Rachel: I actually saw all of these aside from Independence Day. You aren’t missing much here, though X-Men was jilted in its cheesy villain and the oversaturation of its new, younger characters. Star Trek Beyond was probably the best of these because it managed to stay true to the heart of the franchise and the legacy of the series. Its only downfall for me was that it felt a little too episodic, like I was watching a long filler episode of Star Trek. And as a Bourne fan, that film was an overall disappointment for me. The only other big film I saw was The Legend of Tarzan, and I thought David Yates actually did a pretty great job with it visually and conceptually. The story was a little bit lacking, but I appreciated his ability to capture the spirit of the character. As for movies like Captain America: Civil War, Now You See Me 2, The BFG, Ben-Hur, Warcraft, Ghostbusters and the like, I stayed home.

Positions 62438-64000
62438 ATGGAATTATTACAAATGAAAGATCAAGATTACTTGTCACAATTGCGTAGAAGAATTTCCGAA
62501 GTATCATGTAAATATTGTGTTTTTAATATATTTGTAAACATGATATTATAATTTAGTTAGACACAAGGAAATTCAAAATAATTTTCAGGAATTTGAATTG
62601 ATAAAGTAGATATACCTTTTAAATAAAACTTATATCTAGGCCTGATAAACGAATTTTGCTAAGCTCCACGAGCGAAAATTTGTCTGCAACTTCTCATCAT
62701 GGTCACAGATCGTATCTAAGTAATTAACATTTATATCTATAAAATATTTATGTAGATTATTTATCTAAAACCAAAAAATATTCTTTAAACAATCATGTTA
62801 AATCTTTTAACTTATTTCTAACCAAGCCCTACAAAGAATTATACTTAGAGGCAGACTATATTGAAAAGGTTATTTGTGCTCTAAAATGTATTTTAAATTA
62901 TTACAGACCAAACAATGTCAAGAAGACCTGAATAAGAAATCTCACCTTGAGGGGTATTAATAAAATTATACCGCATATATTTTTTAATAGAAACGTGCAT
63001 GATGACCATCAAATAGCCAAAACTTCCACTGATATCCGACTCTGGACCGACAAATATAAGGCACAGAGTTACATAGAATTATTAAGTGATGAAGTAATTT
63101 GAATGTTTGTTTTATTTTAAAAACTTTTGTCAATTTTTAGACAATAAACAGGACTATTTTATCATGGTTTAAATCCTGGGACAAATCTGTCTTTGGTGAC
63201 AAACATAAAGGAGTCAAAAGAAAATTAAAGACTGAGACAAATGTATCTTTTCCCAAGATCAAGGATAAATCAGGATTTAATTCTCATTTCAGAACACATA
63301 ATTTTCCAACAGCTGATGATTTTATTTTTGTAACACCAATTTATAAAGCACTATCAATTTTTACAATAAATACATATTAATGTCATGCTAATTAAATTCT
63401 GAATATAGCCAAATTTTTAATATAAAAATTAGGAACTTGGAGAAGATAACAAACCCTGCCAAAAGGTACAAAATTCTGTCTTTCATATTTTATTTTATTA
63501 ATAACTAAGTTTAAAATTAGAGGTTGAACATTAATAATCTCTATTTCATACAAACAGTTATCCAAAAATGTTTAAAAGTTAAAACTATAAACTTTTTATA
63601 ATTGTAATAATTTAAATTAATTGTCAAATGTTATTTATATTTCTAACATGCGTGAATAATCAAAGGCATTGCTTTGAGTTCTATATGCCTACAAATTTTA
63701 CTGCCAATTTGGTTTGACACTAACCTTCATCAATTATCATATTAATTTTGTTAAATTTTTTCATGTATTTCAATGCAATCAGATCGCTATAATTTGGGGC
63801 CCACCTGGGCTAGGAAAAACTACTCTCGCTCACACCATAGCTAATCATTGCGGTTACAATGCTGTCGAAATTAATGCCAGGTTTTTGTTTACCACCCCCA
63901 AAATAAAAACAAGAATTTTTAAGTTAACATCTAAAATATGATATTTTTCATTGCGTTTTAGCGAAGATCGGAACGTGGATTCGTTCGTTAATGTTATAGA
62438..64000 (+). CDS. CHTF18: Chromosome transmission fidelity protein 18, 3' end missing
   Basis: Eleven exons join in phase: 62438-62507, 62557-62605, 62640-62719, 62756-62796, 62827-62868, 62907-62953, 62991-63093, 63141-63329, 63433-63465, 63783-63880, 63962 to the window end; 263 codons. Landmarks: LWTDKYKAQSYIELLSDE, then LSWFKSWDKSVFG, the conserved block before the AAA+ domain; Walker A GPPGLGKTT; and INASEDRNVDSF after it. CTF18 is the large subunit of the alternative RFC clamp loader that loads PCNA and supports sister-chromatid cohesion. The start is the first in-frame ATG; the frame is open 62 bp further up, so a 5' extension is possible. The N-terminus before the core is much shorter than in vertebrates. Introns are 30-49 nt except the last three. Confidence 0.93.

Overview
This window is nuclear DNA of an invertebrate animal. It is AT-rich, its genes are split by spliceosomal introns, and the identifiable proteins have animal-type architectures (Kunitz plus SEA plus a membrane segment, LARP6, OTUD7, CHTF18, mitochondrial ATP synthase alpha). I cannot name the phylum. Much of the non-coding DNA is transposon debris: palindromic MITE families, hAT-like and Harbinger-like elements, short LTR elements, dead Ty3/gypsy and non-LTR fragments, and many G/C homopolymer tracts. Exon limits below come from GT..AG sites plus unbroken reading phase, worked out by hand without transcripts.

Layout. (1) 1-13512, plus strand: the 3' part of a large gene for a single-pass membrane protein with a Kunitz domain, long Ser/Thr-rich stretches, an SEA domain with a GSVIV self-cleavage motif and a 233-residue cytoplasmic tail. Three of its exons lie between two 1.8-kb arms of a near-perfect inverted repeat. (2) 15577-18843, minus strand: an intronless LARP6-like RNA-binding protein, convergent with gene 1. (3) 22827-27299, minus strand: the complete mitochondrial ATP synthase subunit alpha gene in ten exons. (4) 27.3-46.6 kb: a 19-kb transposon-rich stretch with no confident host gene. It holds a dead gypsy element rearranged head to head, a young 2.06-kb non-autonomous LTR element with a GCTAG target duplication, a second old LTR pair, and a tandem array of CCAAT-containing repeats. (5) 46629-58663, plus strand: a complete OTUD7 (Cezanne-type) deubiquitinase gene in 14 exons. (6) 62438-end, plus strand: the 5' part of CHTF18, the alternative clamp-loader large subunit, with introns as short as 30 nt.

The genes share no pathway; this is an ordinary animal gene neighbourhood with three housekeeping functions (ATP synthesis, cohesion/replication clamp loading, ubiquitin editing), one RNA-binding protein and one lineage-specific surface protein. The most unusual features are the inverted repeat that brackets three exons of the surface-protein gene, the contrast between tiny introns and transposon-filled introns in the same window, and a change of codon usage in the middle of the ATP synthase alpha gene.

James: It says something that I completely forgot about both The Legend of Tarzan (which I missed) and Ghostbusters (which I saw). Of the former, that might be a nice diversion one day when I’m having trouble sleeping. On the latter, the “controversy” that surrounded the film was such a distraction (and a slightly disturbing one at that) that it completely overshadowed the movie’s shallow, minor pleasures (Kate McKinnon should be a movie star, that’s all). But, yeah for the most the part big Hollywood was terribly sleepy this year with, I would argue, two exceptions – one a surprisingly robust animated blockbuster (Finding Dory) and the second, an enchanting, beautifully drawn old-fashioned family film that few appeared to be all too interested in (Pete’s Dragon). Any thoughts on either?